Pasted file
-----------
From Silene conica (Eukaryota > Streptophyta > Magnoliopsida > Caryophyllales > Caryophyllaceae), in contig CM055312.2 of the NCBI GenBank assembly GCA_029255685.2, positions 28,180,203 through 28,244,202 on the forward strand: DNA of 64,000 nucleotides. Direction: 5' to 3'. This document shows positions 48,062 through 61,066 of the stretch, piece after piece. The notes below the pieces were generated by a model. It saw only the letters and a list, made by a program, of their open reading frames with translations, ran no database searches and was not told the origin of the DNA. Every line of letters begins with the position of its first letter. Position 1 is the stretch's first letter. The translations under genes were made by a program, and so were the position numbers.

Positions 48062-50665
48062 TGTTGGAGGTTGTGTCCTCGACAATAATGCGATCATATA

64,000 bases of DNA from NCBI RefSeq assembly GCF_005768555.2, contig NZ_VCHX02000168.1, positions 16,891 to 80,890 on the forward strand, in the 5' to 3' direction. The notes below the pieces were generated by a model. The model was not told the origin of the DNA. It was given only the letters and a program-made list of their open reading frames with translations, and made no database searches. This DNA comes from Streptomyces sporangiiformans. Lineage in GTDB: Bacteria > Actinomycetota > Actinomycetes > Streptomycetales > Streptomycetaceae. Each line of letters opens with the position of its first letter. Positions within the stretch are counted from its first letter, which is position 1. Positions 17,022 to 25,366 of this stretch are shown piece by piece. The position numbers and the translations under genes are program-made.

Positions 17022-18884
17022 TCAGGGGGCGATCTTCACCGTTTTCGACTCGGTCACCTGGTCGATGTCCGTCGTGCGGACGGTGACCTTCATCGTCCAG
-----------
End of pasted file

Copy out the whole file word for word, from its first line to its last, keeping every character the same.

From Silene conica (Eukaryota > Streptophyta > Magnoliopsida > Caryophyllales > Caryophyllaceae), in contig CM055312.2 of the NCBI GenBank assembly GCA_029255685.2, positions 28,180,203 through 28,244,202 on the forward strand: DNA of 64,000 nucleotides. Direction: 5' to 3'. This document shows positions 48,062 through 61,066 of the stretch, piece after piece. The notes below the pieces were generated by a model. It saw only the letters and a list, made by a program, of their open reading frames with translations, ran no database searches and was not told the origin of the DNA. Every line of letters begins with the position of its first letter. Position 1 is the stretch's first letter. The translations under genes were made by a program, and so were the position numbers.

Positions 48062-50665
48062 TGTTGGAGGTTGTGTCCTCGACAATAATGCGATCATATA

64,000 bases of DNA from NCBI RefSeq assembly GCF_005768555.2, contig NZ_VCHX02000168.1, positions 16,891 to 80,890 on the forward strand, in the 5' to 3' direction. The notes below the pieces were generated by a model. The model was not told the origin of the DNA. It was given only the letters and a program-made list of their open reading frames with translations, and made no database searches. This DNA comes from Streptomyces sporangiiformans. Lineage in GTDB: Bacteria > Actinomycetota > Actinomycetes > Streptomycetales > Streptomycetaceae. Each line of letters opens with the position of its first letter. Positions within the stretch are counted from its first letter, which is position 1. Positions 17,022 to 25,366 of this stretch are shown piece by piece. The position numbers and the translations under genes are program-made.

Positions 17022-18884
17022 TCAGGGGGCGATCTTCACCGTTTTCGACTCGGTCACCTGGTCGATGTCCGTCGTGCGGACGGTGACCTTCATCGTCCAG